This is the first post in a three-part series about bullying. The second article outlines the warning signs of bullying and the third discusses the legal implications when a student is accused of bullying.
By Erin Herzeelle
Over the past several years, bullying has received increasing attention in the media and on school campuses as more and more children have fallen victim to the aggressive behavior. Parents and administrators are on alert for signs that children are the victims of bullying—or the perpetrators. Given the consequences, it’s important to understand the difference between bullying, rude, and mean behavior.
Many students experiment with aggressive behavior as a means to gain social status or acceptance. With guidance and intervention, many students recognize that this strategy is ineffective, short lived, inauthentic, and typically results in negative disciplinary consequences from parents and schools. In other words, many students come to realize that the connections formed with peers based on a common target or targets are not substantive, deep, or long lasting.
Furthermore, many students develop guilt over teasing, ostracizing, and degrading another individual and begin to feel compassion for the peers whom they have intimidated. In fact, some experts have argued that weathering these adolescent social struggles helps build empathy for those in an aggressor role, advocacy for those in an upstander role, and resilience for those in a targeted role. However, without intervention, these behaviors can grow into more repeated and ongoing harassment—bullying.
Rude, Mean, or Bullying Behavior?
Bullying is aggressive, purposeful, repeated behavior that involves a real or perceived power imbalance. In order for actions to be considered bullying, the behavior must be intentional, unkind, and recurring as well as include some imbalance of power between the parties involved. Many parents, students, and teachers have erroneously labeled a behavior as bullying when not all parameters are met. Inaccurately labeling an interaction as bullying can cause a smaller social conflict to become a much larger problem involving school administrators and possibly the local authorities. In addition, mistaking mean behavior for bullying can strip students of the opportunity to navigate social struggles independently as well as develop skills such as empathy, advocacy, and resilience. At the same time, failing to intervene in bullying situations can have negative consequences. Many victims of bullying behavior have an increased risk for doing poorly in school, dropping out of school, and developing mental health conditions, to name a few. Therefore, understanding the difference between mean and bullying behavior is critical to supporting all students developing social and emotional needs.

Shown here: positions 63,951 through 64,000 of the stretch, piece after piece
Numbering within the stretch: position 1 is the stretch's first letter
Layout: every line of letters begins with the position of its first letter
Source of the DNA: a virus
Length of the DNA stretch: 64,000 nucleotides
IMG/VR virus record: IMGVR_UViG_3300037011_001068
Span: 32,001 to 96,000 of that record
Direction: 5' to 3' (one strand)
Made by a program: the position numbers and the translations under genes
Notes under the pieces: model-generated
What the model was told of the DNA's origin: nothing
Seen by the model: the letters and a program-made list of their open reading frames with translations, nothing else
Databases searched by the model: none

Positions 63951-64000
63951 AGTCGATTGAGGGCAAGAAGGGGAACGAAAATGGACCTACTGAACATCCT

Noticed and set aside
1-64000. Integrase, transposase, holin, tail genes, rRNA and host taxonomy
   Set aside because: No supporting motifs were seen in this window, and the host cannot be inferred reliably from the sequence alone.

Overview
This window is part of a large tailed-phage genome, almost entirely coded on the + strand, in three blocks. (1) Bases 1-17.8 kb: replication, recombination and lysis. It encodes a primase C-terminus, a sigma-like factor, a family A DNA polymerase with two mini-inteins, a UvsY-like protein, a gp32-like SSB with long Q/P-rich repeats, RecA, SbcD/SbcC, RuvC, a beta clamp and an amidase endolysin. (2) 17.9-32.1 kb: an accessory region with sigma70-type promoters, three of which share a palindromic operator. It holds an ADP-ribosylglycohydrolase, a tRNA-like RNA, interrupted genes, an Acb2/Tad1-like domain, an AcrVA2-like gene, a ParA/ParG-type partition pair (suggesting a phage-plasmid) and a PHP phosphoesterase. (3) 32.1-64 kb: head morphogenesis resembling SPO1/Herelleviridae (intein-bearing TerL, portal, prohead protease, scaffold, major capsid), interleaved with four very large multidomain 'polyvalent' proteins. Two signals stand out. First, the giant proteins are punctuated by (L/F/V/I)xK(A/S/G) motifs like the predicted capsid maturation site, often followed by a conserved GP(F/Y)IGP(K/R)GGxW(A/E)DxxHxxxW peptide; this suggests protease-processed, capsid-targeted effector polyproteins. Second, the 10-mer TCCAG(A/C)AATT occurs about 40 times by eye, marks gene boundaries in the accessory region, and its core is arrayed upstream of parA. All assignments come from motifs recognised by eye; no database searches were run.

Here is a chart that provides a quick reference for delineating rude versus mean versus bullying behavior.
academic ability, etc.
walks by a
what is that
has a tuna
says to Bob,
who is eating
a tuna fish
Bob gets up
and moves to
pick on: "Only
lunch box; it
looks like my
sitting on the
of the cafeteria
Note that interrupting all of these types of behavior is encouraged as rude and mean behavior, when perpetuated, can lead to bullying behavior and are simply unkind behaviors that do not build community. All parties involved—the aggressors, observers, and targets—are all urged to disturb these behaviors by drawing a crowd or gathering allies for the target(s), scattering the crowd with specific focus on drawing the target away from the aggressor(s), changing the subject, and/or replying with quick retorts (stop it, over the line, too far).
About the Author
Erin Herzelle is a counselor and tutorial teacher at Landmark Elementary•Middle School (EMS). Prior to joining Landmark, she worked in education in a variety of roles including kindergarten teacher, career counselor, and alumni director. She has a master's degree in school counseling and mental health counseling.